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Object-oriented Programming
Getting Started with Classes, Interfaces, and Objects : Using the CLASS construct : Defining methods within a class : DEFINE METHOD statement
 
DEFINE METHOD statement
This is the syntax for defining a class-based method using the METHOD statement:

Syntax

METHOD {method-modifiers }{ VOID |return-type}method-name
       ( [parameter[ , parameter]...] ) { : | . }[method-body
END [ METHOD ] . ]
Element descriptions for this syntax diagram follow:
method-modifiers
A list of options that modify the behavior of the method. They can appear in any order as specified in the following syntax:
[ PRIVATE | PROTECTED | PUBLIC ][ STATIC | ABSTRACT ]
[ OVERRIDE ][ FINAL ]
[ PRIVATE | PROTECTED | PUBLIC ]
The access mode for the method. The default method access mode is PUBLIC. PRIVATE methods are accessible from within the class where they are defined. An instance can access a PRIVATE method of another instance if they are both instances of the same class. PROTECTED methods are accessible from within the class where they are defined and in any subclass of the defining class. An instance can access a PROTECTED method of a second instance of a class that is at the same level or in a super class in the class hierarchy. You can call a PUBLIC method from within the class that defines the method, from within any class that inherits the defining class, and from any class or procedure that references the defining class. For more information on calling methods, see Calling class-based methods.
An abstract method prototype cannot be defined as PRIVATE, and an interface method prototype can only be defined as PUBLIC.
[ STATIC ]
Specifies the scope of the method. By default, methods of a class are instance methods, meaning that a given method is defined and available for each instance of the class in which it is defined. However, methods can also be defined as static using this keyword. ABL defines a given static method on first reference to the class type in which it is defined, scopes that method to the class type, and makes it available through that class type for the duration of the ABL session. Unless specified otherwise, a reference to a method in this manual is assumed to be a reference to an instance method.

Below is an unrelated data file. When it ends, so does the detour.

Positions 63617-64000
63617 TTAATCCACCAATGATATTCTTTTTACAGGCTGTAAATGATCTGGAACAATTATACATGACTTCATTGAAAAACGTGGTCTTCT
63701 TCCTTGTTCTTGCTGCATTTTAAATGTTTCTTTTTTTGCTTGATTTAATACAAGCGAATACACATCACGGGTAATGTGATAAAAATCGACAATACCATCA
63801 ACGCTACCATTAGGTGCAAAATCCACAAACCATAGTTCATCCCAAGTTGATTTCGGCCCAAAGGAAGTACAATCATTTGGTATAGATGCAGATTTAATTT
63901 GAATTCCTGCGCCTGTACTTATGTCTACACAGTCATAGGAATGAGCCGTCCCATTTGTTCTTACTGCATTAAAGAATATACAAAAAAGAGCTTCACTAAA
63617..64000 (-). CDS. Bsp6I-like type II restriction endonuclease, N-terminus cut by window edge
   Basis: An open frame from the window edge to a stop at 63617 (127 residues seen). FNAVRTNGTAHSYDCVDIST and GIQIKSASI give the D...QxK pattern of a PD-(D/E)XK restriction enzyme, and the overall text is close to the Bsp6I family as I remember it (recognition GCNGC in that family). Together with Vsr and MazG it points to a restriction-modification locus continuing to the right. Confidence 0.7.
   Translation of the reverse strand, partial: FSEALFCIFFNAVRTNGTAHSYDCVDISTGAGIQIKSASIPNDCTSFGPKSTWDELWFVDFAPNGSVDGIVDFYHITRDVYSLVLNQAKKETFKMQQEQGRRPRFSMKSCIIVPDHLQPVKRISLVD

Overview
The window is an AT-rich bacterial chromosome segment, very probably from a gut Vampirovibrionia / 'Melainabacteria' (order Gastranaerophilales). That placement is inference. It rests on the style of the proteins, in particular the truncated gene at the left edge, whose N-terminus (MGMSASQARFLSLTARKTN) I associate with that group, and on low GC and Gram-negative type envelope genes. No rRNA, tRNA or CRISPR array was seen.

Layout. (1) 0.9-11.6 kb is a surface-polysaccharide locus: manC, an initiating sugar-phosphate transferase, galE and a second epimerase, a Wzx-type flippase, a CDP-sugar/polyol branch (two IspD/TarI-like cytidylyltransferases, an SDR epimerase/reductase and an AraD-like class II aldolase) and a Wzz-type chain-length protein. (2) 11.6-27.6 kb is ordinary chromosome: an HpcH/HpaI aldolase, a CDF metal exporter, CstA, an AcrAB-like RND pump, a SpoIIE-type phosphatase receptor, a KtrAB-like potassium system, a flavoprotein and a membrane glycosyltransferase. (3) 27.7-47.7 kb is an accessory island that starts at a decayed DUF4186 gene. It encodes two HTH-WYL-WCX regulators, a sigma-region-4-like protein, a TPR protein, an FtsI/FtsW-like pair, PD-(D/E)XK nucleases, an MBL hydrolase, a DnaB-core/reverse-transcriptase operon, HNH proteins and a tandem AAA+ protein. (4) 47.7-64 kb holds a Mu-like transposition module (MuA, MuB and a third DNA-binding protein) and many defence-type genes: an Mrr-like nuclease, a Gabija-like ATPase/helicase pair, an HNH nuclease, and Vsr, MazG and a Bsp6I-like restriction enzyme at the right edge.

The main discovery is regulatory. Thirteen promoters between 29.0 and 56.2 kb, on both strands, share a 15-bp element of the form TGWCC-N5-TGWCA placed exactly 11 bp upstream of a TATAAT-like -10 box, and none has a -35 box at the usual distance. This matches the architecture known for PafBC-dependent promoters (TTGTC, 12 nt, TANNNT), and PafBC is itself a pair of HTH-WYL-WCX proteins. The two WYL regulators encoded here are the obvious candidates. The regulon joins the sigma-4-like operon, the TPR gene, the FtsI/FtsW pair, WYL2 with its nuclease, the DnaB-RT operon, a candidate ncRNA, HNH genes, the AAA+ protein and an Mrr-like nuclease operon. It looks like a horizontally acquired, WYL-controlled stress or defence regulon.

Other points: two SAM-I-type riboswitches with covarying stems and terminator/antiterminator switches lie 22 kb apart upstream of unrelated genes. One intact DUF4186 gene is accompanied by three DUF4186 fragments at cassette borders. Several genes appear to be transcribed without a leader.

You cannot define a static method as abstract.
For more information on static methods, see Using static members of a class.
[ ABSTRACT ]
Declares the method as abstract using an abstract method prototype. Each method prototype is declared by a single METHOD statement, with a signature, but with no implementation and no END METHOD statement. Abstract methods can be defined as either PROTECTED or PUBLIC. These method prototypes cannot specify the STATIC option. An abstract method can only be an instance method. Abstract method prototypes can be overloaded and can overload implemented method definitions. Note that a constructor or destructor cannot be abstract.
An abstract method must be implemented in some class (abstract or non-abstract) that derives from the class that defines the abstract method. The class that implements this abstract method must fully define a corresponding method that matches this method prototype, but without the ABSTRACT option. In addition the implemented method can have a less restrictive access mode, if available (PUBLIC if the abstract method is PROTECTED).
You can only define an abstract method in an abstract class definition.
[ OVERRIDE ]
Specifies that this method overrides a method defined in a super class in the class hierarchy. The compiler verifies that this method has the same return type, the same or a less restrictive access mode, the same scope (instance or static), and the same number, modes, and data types of parameters as a method of the same name in a super class. If any of these tests fail, the compiler generates an error.